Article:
Claimants sentenced to six months following fraudulent insurance claim - DAC Beachcroft

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Claimants sentenced to six months following fraudulent insurance claim

Published On: 13 September 2016


On 21 July 2016 four individuals were given six month custodial sentences in the Nottingham District Registry arising from claims made following a road traffic collision in September 2012.

The Original Claim – Kartel & three others v Stanmore Quality Surfacing Limited

All four Claimants made claims for compensation following a rear end collision. The insured driver was driving a seven tonne truck down the slip road of the A40 in the Hillingdon area of West London. The BMW in front of him braked suddenly and without warning.

Investigations undertaken by Allianz lead them to reject the claims. The evidence of the insured driver was suggestive that the collision was deliberately induced. A claim was issued. Upon the instruction of DACB Beachcroft substantial further investigations were completed and it was formally alleged that the claims were fraudulent.

At the same time as the Defence was amended the Court identified this claim as one of five claims of similar fact arising from rear end collisions. The claims were case managed together to a ten day trial with cross insurer exposure. Intelligence work undertaken by DAC Beachcroft as the matter progressed revealed the existence of a fraud ring in the Lincoln area suspected to be staging car accidents in the London area as part of a wider criminal network. Natalie Randall of DACB intel team was the dedicated analyst and liaised closely with Lincolnshire Police.

Having described the evidence given by all four claimants as “lies” at the original trial in August 2015, His Honour Judge Godsmark QC, found all four claims were fraudulent. He said “Those proven and fundamental lies mean that I cannot accept the evidence of any of the Claimants in this case, not only as to who was in the car but as to the circumstances of the accident and claims of injury”.

The Committal Application

Permission was sought and granted in February 2016 to issue committal proceedings for contempt of Court pursuant to CPR Part 81.

DAC Beachcroft successfully opposed jurisdictional arguments at the permission hearing with the claim remaining in the Queen's Bench Division of the Nottingham District Registry and crucially before the same trial judge who had expressed a clear steer at the permission hearing by stating "The first point was that this is not the most serious of frauds and of no great value. This should attach no weight. The sum is not great but what has become a concern is a large number of dubious claims in road traffic accidents. The question of fraudulent claims is of great public interest. The Court of Appeal has stated that court time should be used if the allegations are serious. If the claim is fraudulent it is in the public interest to warrant proceedings"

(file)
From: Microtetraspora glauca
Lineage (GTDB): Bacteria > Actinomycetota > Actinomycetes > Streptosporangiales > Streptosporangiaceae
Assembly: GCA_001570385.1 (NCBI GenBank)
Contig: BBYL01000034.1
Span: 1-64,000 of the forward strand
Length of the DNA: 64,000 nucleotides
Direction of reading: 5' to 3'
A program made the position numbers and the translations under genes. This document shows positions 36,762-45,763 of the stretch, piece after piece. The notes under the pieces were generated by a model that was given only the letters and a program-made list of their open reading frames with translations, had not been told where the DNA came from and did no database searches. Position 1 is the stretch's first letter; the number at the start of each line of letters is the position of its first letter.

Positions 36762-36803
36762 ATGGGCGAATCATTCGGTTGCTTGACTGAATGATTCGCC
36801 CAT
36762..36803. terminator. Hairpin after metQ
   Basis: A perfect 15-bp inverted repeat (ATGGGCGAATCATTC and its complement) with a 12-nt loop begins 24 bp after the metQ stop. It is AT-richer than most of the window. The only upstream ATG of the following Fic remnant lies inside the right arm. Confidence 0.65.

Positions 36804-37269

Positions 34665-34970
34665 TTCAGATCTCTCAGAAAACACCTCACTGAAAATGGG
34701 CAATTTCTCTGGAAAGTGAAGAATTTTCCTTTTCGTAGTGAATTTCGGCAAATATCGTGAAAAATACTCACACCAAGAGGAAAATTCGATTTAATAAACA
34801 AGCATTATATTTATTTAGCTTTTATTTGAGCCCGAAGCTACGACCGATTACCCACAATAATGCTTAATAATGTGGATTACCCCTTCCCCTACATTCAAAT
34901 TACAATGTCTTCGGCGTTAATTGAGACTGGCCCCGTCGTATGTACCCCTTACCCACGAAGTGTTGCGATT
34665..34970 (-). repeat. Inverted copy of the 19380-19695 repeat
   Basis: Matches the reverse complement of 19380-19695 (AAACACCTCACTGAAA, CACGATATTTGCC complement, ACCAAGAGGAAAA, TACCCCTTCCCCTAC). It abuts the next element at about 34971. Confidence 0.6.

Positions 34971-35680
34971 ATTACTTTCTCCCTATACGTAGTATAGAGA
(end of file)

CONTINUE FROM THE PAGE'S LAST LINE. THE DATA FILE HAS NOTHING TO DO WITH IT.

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The Value of the Company Camera

This case boiled down to one photograph. It was a photograph taken at the scene by an employee of the company. Nine photographs were taken of the road, vehicle damage and those present in the other vehicle. One photograph was of an individual referred to in the proceedings as 'the mystery man'. He was sat in the back seat. He was not one of the Claimants. Piotr Kartel lied about being on the back seat. His family supported his lies. Their evidence was tainted.

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The lesson to be taken from this case is that insurance fraud is firmly on the judicial radar. HHJ Godsmark pulled the five claims together of his own volition and eventually sentenced four failed Claimants to six months in prison. He saw the case from beginning to end.

This is one of few committal applications arising from a fraudulent insurance claim that was contested. In many committal cases the Claimants either admit their guilt for purposes of mitigation or ignore the proceedings and are sentenced in their absence.

We also expect this case to be considered in future applications for committal when sentencing is considered. Diana Kartel was pregnant and Piotr Kartel allegedly in poor health. The Court also heard that the Diana Kartel and Igor Kartel had three other young children who were being cared for in Lithuania. Despite this HHJ Godsmark ruled that none of these factors were sufficient to prevent an immediate custodial sentence. Comment was also passed in the Judgment about the failure of each Claimant to face up to what was alleged.

It was necessary to prove the lies beyond reasonable doubt which is the criminal burden. With the existence of a photograph and wider intelligence the claims were defeated. The outcome of this claim should serve as a lesson to anybody thinking about bringing a dishonest claim against an insurer.

Georgia Court, counter fraud partner at DAC Beachcroft acting for Allianz, said: "For the court to impose four such lengthy sentences should send a very clear warning to those thinking of making fraudulent claims that the consequences of their deception can put them behind bars."